On July 14, 1789, hordes of French revolutionaries stormed the Bastille, a state prison in Paris that had come to symbolize the oppression of the ruling monarchy.
The event marked the beginning of the French Revolution, which would ultimately end the reign of royalty and give birth to France's First Republic.
In years to follow, Bastille Day, July 14, came to be France's most important national holiday, an equivalent to our Fourth of July. Patriots donning red, white and blue fill the streets of Paris and villages across the nation. They dance, take part in parades and watch spectacular fireworks displays.
In true French fashion, much of the celebration includes food and wine. In 2000, the country made news around the world with a Bastille Day event called "The Incredible Picnic." Millions of revelers carted their own bread, wine and cheese to a series of big, red-checkered tablecloths that stretched cross-country 625 miles from Belgium to Spain.
So, if the Fourth of July isn't quite enough for you and you're planning your own Bastille Day meal that highlights the best of France, where do you start? Some connoisseurs would say begin with an understanding of the basics—cheese and wine—before tackling an epic French meal that even Jacques Pépin would savor.
According to experts, the number of unique cheese varieties produced in France hovers around 200, with another 100 or so offered as minor variations.
Soft, ripened cheeses, including Brie and Camembert, are versatile foods appropriate for all sorts of summer gatherings. Their rich, creamy textures and mild, earthy flavors are hard to resist with crackers and fruit.
Saint-André, popular among the French, is a triple-cream soft cheese that matches up ideally with dessert fruits and robust breads.
Semi-soft cheeses, slightly firmer to the touch, can also fit well on the summer menu. Tomme de Savoie, from the mountainous Savoie region of southeast France, is a delightful, medium-bodied cheese that is perfect for picnic lunches.
Semi-firm cheeses, which range from mild to sharp, are excellent for cooking or for use in an appetizer cheese plate. Comté is a French Gruyère from Savoie that provides a more robust alternative to Gruyère from Switzerland, where it originated.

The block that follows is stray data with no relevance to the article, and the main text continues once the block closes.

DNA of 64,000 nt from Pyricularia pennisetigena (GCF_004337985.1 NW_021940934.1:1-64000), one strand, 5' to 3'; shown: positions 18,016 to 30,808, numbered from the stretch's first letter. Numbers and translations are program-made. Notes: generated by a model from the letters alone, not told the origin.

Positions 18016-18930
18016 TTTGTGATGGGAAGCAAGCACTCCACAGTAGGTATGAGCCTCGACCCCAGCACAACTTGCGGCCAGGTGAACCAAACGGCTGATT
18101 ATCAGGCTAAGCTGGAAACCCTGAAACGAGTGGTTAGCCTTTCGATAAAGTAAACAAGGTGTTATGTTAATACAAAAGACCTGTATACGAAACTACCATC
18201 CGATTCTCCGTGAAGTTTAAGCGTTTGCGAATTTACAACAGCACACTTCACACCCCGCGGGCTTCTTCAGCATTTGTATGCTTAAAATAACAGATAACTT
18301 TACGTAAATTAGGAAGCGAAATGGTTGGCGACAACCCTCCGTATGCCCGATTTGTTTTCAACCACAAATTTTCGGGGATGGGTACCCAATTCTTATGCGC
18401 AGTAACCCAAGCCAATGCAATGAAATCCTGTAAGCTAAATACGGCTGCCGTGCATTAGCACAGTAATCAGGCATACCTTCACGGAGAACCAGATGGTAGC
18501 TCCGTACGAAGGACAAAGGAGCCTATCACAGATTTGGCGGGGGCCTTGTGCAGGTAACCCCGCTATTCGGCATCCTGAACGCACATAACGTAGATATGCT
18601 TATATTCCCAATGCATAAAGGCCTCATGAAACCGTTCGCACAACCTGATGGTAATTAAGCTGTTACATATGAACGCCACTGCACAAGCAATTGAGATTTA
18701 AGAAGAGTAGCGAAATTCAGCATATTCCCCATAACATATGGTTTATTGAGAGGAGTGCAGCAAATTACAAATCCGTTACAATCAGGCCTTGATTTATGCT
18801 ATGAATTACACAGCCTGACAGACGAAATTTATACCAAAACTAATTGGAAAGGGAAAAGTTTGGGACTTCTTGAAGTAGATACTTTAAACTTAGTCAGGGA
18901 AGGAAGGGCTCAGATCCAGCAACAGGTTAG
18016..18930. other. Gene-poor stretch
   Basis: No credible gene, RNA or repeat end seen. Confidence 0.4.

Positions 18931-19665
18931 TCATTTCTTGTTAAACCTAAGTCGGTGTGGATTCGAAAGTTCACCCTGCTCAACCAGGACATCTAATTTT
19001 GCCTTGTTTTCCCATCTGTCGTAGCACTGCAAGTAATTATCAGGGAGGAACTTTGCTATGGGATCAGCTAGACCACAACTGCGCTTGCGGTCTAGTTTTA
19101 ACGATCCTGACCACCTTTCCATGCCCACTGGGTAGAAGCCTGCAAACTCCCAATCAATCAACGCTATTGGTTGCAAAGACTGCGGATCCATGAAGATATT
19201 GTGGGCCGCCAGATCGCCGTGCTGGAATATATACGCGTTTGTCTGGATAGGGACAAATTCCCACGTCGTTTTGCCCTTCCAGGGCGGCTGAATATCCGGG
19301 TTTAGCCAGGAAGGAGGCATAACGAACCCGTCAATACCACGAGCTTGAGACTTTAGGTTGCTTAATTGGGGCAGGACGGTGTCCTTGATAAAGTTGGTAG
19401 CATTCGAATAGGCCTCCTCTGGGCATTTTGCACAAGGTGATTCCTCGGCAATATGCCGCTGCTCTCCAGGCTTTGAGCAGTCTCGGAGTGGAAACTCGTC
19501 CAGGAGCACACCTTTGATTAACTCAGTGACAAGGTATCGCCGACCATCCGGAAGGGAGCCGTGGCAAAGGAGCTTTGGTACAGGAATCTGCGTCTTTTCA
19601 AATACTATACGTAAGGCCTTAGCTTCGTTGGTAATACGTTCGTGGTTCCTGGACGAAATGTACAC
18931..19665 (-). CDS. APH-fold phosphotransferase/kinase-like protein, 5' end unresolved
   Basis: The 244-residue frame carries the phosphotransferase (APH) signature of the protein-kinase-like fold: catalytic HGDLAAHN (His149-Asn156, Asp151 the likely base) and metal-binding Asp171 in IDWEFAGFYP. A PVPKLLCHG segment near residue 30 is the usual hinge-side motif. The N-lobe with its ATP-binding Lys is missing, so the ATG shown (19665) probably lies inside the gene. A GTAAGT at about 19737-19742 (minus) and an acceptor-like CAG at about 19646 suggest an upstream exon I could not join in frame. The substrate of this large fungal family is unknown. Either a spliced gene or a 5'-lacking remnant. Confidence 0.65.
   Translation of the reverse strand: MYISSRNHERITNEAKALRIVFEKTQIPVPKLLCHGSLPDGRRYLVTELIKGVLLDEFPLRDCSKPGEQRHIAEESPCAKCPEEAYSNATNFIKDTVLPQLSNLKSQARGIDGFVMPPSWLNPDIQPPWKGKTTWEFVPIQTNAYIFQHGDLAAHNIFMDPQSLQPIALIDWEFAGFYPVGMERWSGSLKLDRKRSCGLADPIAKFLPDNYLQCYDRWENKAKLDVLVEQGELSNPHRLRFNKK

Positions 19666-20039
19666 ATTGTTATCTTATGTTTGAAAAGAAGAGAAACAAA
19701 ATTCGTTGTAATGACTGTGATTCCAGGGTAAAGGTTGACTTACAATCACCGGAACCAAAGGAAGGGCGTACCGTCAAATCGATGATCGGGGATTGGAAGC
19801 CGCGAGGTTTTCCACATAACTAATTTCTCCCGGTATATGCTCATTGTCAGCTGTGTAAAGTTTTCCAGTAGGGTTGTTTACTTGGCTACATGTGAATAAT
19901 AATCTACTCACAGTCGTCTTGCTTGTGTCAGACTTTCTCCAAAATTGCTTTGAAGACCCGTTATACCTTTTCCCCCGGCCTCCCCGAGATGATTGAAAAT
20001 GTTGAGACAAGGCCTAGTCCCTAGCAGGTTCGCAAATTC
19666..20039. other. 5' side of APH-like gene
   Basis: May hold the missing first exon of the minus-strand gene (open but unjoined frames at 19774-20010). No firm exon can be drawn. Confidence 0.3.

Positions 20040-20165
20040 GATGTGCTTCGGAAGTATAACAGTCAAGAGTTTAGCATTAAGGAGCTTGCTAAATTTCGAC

Goat cheese, or chèvre to the French, is typically rich, creamy and tangy. It comes in a wide variety of flavors and shapes; some are mixtures of goat's milk and cow's milk. Goat cheese is a perfect dessert companion for fruits, berries and Porto wine, but is not to be overlooked as an addition to summer salads.
Blue cheeses, which gain their unique, pungent flavors from edible molds, are more versatile than many people think. Roquefort, a French blue made from sheep's milk, pairs well with green salads, but truly shines with walnuts, oysters and endive.
For wines, think about tucking away those tannic Bordeaux blends and bringing out lighter offerings.
Some French think the ultimate summer wines are the dry, sparkling white wines from the region of Champagne. Others might tout dry rosé wines, which are often mistakenly overlooked by Americans as something akin to sweet white zinfandels.
Rosé wines, which are made from pressed red grapes but left to interact with the skins for less time than red wines, can pair up magically with grilled fish, cold poultry and smoked meats. Notable French rosés come from Provence—particularly the village of Tavel—and other regions of the South.
Light white wines, which should generally be served chilled but not icy cold, can be poured as an afternoon apéritif or as a complement to a variety of summer meals.
Crisp, fruit-endowed chenin blancs—like those from Vouvray—pair well with fish dishes and picnic foods. Gewürztraminer—when finished dry as is done in the French region of Alsace—is often served with spicy foods, but also marries well with oysters and exotic mixed greens. Pinot gris, also popular in Alsace, can be the perfect choice to accompany appetizers, cheeses and summer salads.
Classic citrus- and mineral-scented sauvignon blancs from the Loire Valley make an ideal match for herbed chicken and many shellfish dishes. Chardonnays, perfected by the French in the region of Burgundy, pair exquisitely with rich seafood dishes, such as salmon steaks or lobster.
Light-bodied reds, including gamay-based Beaujolais wines and many pinot noir-based Burgundies, match well with pork and poultry. And, if you're dying to celebrate with a burly cabernet sauvignon- or merlot-based wine from Bordeaux, pair it with a French-style rack of lamb or filet mignon.